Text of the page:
monomono wrote:That's interesting :) My wife is pregnant and this thread got me worried. According to some web sites pregnant women should avoid pineapple (as well as papaya and certain other fruits) since they contain enzymes which may cause miscarriage. However there doesn't seem any medical evidence to back this up. Meanwhile other sites say pineapple contains good vitamins etc. that should be part of a pregnancy diet.
In any case I didn't find anyone saying pregnant women must not eat pineapple that hasn't been soaked in salt water, so that's a relief :)
Some say that fresh pineapple can help induce labour. I just happened to eat an entire fresh pineapple in one sitting a few days before my due date with my dd, and nothing happened. :)

The miscarriage thing sounds like it might be a myth. I've never seen it mentioned in pregnancy books. They just say 'no deli meat, no unpasturized cheese, etc. (because of bacteria that can be harmful for the baby)
Newbie
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May 23, 2006
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Richmond Hill
Question: I have heard that pineapple can cause an abortion, is that true? and what other things that can cause abortion?..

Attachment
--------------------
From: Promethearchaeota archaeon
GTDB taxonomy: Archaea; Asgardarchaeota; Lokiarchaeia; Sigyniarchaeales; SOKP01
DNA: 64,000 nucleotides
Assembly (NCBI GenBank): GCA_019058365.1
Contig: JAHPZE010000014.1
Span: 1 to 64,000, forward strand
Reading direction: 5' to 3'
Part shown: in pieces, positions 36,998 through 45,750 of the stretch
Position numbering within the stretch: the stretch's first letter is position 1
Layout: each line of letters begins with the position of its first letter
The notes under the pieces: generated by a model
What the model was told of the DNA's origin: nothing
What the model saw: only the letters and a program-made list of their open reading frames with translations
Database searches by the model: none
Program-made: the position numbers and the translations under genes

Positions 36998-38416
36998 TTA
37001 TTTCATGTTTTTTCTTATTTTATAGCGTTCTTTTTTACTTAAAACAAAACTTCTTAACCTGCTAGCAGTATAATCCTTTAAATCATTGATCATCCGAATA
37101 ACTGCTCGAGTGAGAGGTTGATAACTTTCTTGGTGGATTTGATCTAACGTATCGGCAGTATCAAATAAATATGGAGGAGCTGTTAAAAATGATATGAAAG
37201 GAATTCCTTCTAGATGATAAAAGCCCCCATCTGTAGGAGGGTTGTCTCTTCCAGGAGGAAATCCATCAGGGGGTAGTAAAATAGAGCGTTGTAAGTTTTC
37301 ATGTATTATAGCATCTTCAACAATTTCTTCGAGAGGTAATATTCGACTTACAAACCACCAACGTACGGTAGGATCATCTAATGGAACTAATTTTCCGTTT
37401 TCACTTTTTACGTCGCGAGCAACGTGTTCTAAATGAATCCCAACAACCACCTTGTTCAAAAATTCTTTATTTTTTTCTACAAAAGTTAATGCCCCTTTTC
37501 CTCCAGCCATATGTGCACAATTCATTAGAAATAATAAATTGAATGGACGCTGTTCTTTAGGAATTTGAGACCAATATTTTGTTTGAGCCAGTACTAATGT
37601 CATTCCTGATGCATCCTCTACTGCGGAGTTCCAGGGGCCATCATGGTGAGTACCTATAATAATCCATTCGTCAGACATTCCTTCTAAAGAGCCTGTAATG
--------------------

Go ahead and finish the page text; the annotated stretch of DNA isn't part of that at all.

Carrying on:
Ans: Abortion or miscarriage is mostly a natural phenomenon of the body to abort any pregnancy that is biologically not correct. The eating of any natural thing does not cause that, at least not scientifically proved. People generally believe pineapple, gingelly seeds, raw papaya causes abortion and should not be consumed during the first three months of pregnancy.

From this web site..

Always keep your words soft and sweet, just in case you have to eat them ...
:razz:
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Jul 4, 2006
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but i love a fresh pineapple.

i never ever soak in salt but it is always tasty and sweet. the flavour is like a punch to the mouth. but in a good way.

i like the pineapples we get here better than the ones in asia.
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Mar 7, 2005
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Brampton
I ate too much pineapple one time and it like blistered my mouth from all the acidity... Not to mention the brutal heartburn that followed

People like me who suffer from heartburn BEWARE! :)
come troll our unofficial chatroom at #redflagdeals on EFnet